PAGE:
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New Whyte collection is essential

Aggie Whyte's playing was “was ahead of its time,” Seamus Connolly writes in the liner notes.

Traditional Music / By Daniel Neely

Folks, I have a great one for you. This week, I’ve been listening to the just-released "Aggie Whyte,” a two CD, 51-track retrospective look at the playing of fiddler AggieWhyte, someone whose name is ubiquitous but whose story is less well known than it should be. This glorious collection changes all that by shining incredible light on Whyte the musician, the legendary musicians she played with, and her most talented family. Fans of traditional music – and lovers of fiddle music, especially – should consider this collection absolutely essential.

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Whyte was born in 1920 in Ballinakill, Co. Galway, with music all around her. A founding member of the Ballinakill Céilí Band, her father Tommy was her first music teacher. The famous fiddler and teacher Jack Mulkere was another important formative influence. With this background, Whyte’s star rose quickly. Known widely through radio broadcasts, she won the Senior All-Ireland Fiddle competition 1954 and the Gold Medal at the Oireachtas in 1958. She also played in some of the era’s most important groups, like the Ballinakill Band, the Tulla Céilí Band, and the Loch Lurgan Céilí Band, to name a few. She was just a stunning musician with impeccable rhythm, phrasing, and taste.

The collection shows this in spades. The sources here are fairly narrow. Some tracks have been taken from RTÉ’s Archives and some from Alan Lomax Collection (Lomax made recordings of her in 1951). However, the majority of the recordings in the collection were taken from a group of homemade reel-to-reel recordings that provide a stunning and intimate portrait of Whyte’s music. Many of these are purely solo recordings, but many include other musicians, including Fr. PJ Kelly, Eddie Moloney, Peadar O’Loughlin, Joe Burke, Elizabeth Crotty, Micho Russell, Paddy Carty, Séamus Connolly, Paddy Fahey, Jack Coughlan, and Áine Hynes. They’re breathtakingly good.

In a way, it’s hard to write about a collection like this. Not only is there a lot of content – nearly two hours worth – but something could be said about virtually every track. Her take on Ed Reavy’s “Maudabawn Chapel,” for example, is both nimble and bold and a superb take on the tune. Tracks like “Master Crowley’s / …” (with. Maureen Ryan on the spoons), “The Chattering Magpie / …,” “Fr. Kelly’s Ben Hill / …,” and “Fiji Jig” are each powerful, electric performances as well. Her take on the slow air “Sé Fáth mo Bhuartha” is plaintive and beautiful and a highlight here.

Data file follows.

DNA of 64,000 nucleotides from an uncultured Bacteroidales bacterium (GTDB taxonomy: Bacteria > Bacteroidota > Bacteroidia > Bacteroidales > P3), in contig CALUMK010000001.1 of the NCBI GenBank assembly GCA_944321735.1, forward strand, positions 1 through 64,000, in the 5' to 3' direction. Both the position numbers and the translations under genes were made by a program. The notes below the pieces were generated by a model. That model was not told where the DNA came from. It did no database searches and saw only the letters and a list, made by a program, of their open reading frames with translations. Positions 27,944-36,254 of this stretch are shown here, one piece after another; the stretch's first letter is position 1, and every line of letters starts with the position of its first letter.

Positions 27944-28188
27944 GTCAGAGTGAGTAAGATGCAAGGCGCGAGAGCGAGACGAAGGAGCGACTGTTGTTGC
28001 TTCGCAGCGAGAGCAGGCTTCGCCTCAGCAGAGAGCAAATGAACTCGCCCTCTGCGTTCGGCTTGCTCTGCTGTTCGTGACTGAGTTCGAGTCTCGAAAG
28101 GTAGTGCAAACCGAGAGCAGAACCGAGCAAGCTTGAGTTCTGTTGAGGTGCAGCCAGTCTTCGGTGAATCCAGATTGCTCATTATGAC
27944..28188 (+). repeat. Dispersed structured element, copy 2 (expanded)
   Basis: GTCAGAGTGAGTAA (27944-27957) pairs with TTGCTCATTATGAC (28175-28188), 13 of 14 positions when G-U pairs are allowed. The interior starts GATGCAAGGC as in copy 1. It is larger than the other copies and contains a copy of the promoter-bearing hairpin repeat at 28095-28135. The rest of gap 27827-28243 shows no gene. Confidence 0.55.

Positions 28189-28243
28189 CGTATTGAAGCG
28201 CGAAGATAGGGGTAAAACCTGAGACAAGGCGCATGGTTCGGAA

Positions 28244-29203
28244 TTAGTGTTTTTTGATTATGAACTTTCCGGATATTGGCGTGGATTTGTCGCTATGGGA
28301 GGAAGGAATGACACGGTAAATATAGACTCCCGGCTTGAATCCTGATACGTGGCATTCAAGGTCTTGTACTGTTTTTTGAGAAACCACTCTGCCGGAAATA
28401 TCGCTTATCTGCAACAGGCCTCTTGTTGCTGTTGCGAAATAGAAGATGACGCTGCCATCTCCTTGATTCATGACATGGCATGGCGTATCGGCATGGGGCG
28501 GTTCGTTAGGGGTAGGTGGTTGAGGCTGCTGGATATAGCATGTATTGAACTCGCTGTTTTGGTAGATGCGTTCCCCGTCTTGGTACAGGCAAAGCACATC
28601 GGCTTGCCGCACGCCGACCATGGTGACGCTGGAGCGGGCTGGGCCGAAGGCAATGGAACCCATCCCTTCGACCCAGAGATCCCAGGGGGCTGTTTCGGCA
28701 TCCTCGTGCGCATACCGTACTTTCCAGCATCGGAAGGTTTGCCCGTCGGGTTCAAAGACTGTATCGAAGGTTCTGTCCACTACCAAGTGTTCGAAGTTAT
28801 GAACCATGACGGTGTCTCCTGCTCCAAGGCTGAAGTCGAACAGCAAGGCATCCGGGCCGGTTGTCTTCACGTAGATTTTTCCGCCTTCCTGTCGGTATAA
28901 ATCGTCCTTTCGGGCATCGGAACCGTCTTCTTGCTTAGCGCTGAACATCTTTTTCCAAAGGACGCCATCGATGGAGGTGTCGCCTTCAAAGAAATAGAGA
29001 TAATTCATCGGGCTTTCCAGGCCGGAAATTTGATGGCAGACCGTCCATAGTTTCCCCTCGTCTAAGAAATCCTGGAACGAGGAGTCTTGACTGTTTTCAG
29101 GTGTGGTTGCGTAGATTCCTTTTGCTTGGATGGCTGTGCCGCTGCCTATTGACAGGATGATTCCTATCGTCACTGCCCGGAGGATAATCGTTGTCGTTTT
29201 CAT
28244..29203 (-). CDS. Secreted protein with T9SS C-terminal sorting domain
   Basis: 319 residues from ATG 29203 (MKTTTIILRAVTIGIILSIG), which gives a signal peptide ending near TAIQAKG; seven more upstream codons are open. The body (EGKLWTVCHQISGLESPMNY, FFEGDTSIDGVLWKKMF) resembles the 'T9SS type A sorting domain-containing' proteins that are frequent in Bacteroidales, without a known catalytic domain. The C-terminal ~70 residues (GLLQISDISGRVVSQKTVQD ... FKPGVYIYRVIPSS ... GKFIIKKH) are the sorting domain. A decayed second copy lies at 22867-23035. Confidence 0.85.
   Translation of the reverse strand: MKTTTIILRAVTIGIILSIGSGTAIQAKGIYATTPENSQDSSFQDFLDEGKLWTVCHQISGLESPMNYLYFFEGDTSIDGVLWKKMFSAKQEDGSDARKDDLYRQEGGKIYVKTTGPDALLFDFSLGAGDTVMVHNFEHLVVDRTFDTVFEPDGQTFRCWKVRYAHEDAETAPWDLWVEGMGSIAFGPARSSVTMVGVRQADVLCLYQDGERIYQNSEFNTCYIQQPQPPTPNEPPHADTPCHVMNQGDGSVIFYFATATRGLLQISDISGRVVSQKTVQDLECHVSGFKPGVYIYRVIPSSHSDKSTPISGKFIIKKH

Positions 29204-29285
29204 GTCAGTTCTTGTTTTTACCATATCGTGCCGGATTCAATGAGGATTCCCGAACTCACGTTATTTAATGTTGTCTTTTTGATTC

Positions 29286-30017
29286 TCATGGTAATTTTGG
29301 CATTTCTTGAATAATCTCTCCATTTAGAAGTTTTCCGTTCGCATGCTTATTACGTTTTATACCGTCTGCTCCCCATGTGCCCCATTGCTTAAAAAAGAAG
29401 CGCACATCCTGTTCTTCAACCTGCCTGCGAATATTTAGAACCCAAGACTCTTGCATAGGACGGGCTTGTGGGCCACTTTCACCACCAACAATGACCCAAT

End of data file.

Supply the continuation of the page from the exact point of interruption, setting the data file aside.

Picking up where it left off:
Duet tracks – of which there are many – such as “Pride of the West / …” with Paddy Carty (flute), “The Bird in the Bush with Elizabeth Crotty (concertina), and “McDermott’s Reel / …” with Peadar Ó Lochlainn (Flute) reveal further the depth of Whyte’s music. They show a musician of great distinction and sensitivity, and someone very much, as Seamus Connolly writes in the liner notes, “[whose] playing was ahead of its time.”

There are also a few tracks on which Whyte doesn’t appear but that feature her family, which makes the album feel very personal. “The Wild Mountain Time,” performed by her twin daughters Maureen and Kathleen, and her husband Séamus Ryan is splendid (and a great way to rehabilitate the song if you’ve just seen the recent movie of the same name). Séamus’s performance of “Iníon an Phailitínigh” is another engaging track that rounds out Whyte’s story in a lovely way.

The album was produced by Michael Harrison, a three time All-Ireland fiddle champion (who also happens to be Whyte’s grandson), who did an excellent job. The selection of tunes is great, as are the restorations. The music here sounds just fantastic, but in putting this collection together, he ensured it wouldn’t be mere idle remembrance: the proceeds from the album’s sales will go to Croi (, a charity devoted to heart disease and stroke. (Whyte passed away in 1979 of a heart issue.) It’s great stuff all around.

Aggie Whyte” is a gorgeous album. It’s as “pure” an album of traditional musicking as you’ll find and an important documentation of one of the great fiddlers of the twentieth century. I’d consider this album a must have if there ever was one – very highly recommended. To purchase (physical and as a download), visit